Our philosophy is very clear, that we will continue to make these graded products available to the market, but they are higher price product ranges.

    Thank you for buying and valuing ILFORD Photo products.

    Simon ILFORD Photo / HARMAN technology Limited :
     
  9. Jeff Kubach

    Jeff Kubach Member

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    Sorry to hear about Oriental papers.

    Jeff
     
  10. Roger Cole

    Roger Cole Member

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    Figured as much, but wasn't sure if that alone could explain it.

    I do appreciate Ilford and like your products very much. Until recently I wasn't much for warm tones but have been on a warm tone kick of late and have used MGWT probably 2:1 over the MCC 110 I also use, in spite of the fact the MCC 110 is considerably less expensive. Within reason I use what I like the best, not what's cheapest. I feel like I have to say "within reason" because a paper that cost, say, $10 per sheet of 8x10 I would not use, no matter how good it was. But I'm certainly willing to pay a little more for something I like.
     
  11. DREW WILEY

    DREW WILEY Member

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    The original Oriental G was amazing stuff. I still have a few sheets of 20X24 left. The redux version has similar image tone but lacks some of the special snap and versatility. If this rumor is true, my hunch is that VC papers have finally gotten so good that a number of printers switched over. I certainly did.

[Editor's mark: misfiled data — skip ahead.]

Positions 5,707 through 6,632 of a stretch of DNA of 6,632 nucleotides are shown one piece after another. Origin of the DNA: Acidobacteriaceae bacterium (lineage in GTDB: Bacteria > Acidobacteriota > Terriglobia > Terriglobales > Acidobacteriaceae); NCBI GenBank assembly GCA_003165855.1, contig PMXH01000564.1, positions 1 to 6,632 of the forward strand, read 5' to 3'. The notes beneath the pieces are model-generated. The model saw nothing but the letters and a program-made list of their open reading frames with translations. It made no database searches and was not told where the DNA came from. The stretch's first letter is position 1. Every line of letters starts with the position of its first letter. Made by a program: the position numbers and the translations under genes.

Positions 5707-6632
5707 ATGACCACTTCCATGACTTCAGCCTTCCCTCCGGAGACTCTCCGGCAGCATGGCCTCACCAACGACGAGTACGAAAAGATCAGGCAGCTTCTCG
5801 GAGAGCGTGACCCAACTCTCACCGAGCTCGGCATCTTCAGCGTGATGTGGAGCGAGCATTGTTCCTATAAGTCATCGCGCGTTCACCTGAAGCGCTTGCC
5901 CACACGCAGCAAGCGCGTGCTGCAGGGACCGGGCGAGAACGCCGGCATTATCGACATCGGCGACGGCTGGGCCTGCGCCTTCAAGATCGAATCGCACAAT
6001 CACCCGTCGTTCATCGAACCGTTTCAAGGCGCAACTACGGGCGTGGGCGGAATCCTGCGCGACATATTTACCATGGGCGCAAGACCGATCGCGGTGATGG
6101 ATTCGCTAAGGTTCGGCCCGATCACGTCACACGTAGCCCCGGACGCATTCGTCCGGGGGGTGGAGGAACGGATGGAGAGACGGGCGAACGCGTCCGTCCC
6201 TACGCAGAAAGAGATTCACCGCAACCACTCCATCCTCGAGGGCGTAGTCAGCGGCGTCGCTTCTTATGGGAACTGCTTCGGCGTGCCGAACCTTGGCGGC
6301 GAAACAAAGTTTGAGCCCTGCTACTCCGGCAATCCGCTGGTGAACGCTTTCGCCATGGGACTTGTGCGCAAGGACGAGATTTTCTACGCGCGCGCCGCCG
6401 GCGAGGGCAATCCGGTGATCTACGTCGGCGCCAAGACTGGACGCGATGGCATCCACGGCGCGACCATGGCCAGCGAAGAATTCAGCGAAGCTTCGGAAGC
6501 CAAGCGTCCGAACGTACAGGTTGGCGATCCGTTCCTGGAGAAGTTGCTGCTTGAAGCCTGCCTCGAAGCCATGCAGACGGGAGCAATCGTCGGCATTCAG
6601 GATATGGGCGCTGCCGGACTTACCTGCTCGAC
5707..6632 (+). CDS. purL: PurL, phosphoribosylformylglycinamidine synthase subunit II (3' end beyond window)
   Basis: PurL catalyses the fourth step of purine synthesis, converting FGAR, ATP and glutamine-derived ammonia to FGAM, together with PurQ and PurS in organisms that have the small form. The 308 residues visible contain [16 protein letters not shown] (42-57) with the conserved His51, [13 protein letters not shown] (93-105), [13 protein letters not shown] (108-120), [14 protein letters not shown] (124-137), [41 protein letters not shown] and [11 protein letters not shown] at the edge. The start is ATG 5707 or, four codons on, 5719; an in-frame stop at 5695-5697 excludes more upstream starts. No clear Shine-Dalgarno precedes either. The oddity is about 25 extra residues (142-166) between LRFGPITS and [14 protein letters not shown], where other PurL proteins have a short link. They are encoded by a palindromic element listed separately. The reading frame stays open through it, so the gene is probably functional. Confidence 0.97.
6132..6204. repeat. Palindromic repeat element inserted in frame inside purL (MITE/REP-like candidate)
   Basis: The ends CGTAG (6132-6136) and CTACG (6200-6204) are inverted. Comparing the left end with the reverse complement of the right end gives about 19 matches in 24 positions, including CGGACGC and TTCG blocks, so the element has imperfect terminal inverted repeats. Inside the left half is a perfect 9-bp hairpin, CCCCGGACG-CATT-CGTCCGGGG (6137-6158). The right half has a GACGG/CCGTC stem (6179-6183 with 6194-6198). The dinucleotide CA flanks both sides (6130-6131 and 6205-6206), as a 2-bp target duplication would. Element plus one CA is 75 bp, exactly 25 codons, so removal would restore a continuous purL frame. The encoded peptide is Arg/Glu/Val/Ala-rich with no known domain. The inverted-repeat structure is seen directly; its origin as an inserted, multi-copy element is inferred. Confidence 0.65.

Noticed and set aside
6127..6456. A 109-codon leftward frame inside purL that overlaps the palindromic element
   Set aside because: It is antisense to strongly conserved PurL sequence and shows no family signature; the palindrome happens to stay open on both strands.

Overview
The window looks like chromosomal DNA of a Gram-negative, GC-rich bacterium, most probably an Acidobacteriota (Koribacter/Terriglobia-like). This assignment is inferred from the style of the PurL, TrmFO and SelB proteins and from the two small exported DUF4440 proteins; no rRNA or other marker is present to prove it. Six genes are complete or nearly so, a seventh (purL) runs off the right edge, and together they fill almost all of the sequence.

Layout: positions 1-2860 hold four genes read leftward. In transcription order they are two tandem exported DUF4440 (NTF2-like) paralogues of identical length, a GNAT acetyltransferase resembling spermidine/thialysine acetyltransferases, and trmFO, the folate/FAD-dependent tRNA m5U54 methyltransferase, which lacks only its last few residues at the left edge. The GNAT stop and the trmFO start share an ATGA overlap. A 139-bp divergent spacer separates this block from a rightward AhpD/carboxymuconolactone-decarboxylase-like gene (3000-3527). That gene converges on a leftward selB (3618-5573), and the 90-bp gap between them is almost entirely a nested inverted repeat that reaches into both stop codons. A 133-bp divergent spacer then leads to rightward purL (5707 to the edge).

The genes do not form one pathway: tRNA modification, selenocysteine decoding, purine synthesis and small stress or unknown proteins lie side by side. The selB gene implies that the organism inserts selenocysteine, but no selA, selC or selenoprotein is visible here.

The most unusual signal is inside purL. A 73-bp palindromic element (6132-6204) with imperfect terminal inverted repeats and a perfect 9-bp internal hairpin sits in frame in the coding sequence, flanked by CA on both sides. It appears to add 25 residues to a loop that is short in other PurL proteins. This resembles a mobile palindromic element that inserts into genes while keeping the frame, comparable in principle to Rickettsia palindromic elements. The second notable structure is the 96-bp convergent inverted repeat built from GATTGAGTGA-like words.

12. Richard Jepsen

    Richard Jepsen Member

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    I am happy for all the remaining choice we have in geletin silver papers. But I did adjust my order of Galerie as EMAKS was priced $80.00 less for a 50 sheet box of 11x14. Galerie and EMAKS graded are both premium products slightly different from each other. If you must have a white base Galerie is the one for graded papers. Its too bad more people don't try graded papers and discover their properties.
     
  13. MaximusM3

    MaximusM3 Member

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    VC is great and easy, but graded still rules IMO. I try to tailor my negatives to use graded paper (and or tweak developer/development) as much as I can. Unfortunately, with Slavich out and now Oriental, choices are certainly disappearing. Galerie is GREAT, no doubt, and I'm glad it's still here.
     
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  15. Roger Cole

    Roger Cole Member